Our solar system consists of the Sun, 8 planets (the first four are rocky, the other four are gaseous), asteroids and comets.
Gravity provides the centripetal force necessary for the orbital motion of the planets, comets, moons and artificial satellites.
Two theories were proposed for the structure of the Solar System:
Acceptance or rejection of each of the two ideas depended on the social and historical context in which it was developed and proposed.
Stars – Stars are comprised mainly of hydrogen and helium, and their energy is supplied by nuclear fusion. Hydrogen atoms fuse together to form helium. Our sun has a stable size because the inward gravitational force is equal to the outward radiating pressure. This balance of gravity and pressure determines the stability of a star.
The Universe –
Structure of the Earth –
The outermost layer is called the lithosphere, and is comprised of the crust and the solid portion of the upper mantle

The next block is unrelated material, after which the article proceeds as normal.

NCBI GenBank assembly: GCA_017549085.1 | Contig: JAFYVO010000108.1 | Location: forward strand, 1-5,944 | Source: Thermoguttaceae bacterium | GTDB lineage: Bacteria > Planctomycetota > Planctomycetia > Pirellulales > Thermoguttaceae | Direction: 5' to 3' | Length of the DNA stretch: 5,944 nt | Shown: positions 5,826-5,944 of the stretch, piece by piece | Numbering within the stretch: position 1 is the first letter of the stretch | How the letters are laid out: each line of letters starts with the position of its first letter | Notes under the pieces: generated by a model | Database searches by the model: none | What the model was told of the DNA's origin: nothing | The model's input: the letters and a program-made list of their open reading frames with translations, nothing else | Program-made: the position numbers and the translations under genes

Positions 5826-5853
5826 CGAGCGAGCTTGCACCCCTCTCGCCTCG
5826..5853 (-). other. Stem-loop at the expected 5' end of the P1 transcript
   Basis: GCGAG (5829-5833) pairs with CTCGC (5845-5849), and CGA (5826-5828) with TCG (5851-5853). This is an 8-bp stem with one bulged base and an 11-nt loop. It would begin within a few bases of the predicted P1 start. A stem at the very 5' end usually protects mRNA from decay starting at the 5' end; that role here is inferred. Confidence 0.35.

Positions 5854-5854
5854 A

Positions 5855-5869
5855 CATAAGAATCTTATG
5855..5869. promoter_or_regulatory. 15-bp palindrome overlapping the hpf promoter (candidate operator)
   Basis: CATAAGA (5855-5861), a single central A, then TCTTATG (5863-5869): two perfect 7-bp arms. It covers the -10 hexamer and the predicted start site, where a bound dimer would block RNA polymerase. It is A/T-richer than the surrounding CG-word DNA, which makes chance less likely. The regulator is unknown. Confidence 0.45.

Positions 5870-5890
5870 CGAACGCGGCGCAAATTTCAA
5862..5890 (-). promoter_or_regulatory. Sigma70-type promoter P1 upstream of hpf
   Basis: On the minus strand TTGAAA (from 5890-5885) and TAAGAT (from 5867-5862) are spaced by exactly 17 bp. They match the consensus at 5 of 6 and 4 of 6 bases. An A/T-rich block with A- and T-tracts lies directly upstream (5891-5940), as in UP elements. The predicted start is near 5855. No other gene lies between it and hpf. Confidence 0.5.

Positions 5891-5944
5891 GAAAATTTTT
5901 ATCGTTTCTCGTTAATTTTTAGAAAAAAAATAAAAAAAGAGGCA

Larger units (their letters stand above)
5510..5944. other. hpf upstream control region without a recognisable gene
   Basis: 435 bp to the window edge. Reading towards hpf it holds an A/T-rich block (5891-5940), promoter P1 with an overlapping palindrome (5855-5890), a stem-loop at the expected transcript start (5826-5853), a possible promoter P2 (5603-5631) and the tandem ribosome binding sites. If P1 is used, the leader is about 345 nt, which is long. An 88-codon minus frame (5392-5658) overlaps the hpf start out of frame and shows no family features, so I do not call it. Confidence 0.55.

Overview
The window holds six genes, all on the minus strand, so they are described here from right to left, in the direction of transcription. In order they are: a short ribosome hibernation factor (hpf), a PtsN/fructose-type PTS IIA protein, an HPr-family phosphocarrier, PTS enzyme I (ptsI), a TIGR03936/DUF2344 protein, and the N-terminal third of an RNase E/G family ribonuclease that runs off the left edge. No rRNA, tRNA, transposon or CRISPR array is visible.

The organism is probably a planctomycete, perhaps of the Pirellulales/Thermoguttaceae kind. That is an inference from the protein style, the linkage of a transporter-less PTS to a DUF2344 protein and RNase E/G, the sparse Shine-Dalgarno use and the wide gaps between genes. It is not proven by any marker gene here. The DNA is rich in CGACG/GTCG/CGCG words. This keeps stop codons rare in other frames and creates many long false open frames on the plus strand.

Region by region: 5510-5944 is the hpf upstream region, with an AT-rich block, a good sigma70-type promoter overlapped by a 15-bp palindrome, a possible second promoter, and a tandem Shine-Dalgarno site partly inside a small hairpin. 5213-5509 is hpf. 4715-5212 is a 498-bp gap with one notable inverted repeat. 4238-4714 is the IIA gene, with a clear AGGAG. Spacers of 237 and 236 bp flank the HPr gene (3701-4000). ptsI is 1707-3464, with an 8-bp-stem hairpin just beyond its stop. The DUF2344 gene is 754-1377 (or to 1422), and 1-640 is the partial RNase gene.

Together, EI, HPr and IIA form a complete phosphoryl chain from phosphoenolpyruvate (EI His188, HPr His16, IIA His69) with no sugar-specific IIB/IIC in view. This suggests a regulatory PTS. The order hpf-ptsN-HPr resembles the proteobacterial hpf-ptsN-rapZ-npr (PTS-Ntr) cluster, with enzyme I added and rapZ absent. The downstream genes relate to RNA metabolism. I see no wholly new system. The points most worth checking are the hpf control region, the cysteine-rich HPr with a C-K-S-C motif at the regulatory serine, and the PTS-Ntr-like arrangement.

Earthquakes and Volcanoes – This lithosphere is cracked into tectonic plates. On plate boundaries, volcanic and seismic activity occurs. When plates slide past each other, a sudden lurch causes an earthquake. When plates slide towards each other, the less dense oceanic plates are pushed under the continental plates forming a subduction zone. The oceanic plate melts in the mantle to form lava. Pressure builds and this molten rock forces its way to the surface. A rupture in the surface occurs. This is a volcano. When plates slide away from each other, magma erupts from the gap and cools forming new rock, as is occurring on the Mid-Atlantic Ridge. Evidence for this is the symmetrical stripes of rock either side of the ridge displaying magnetic reversal.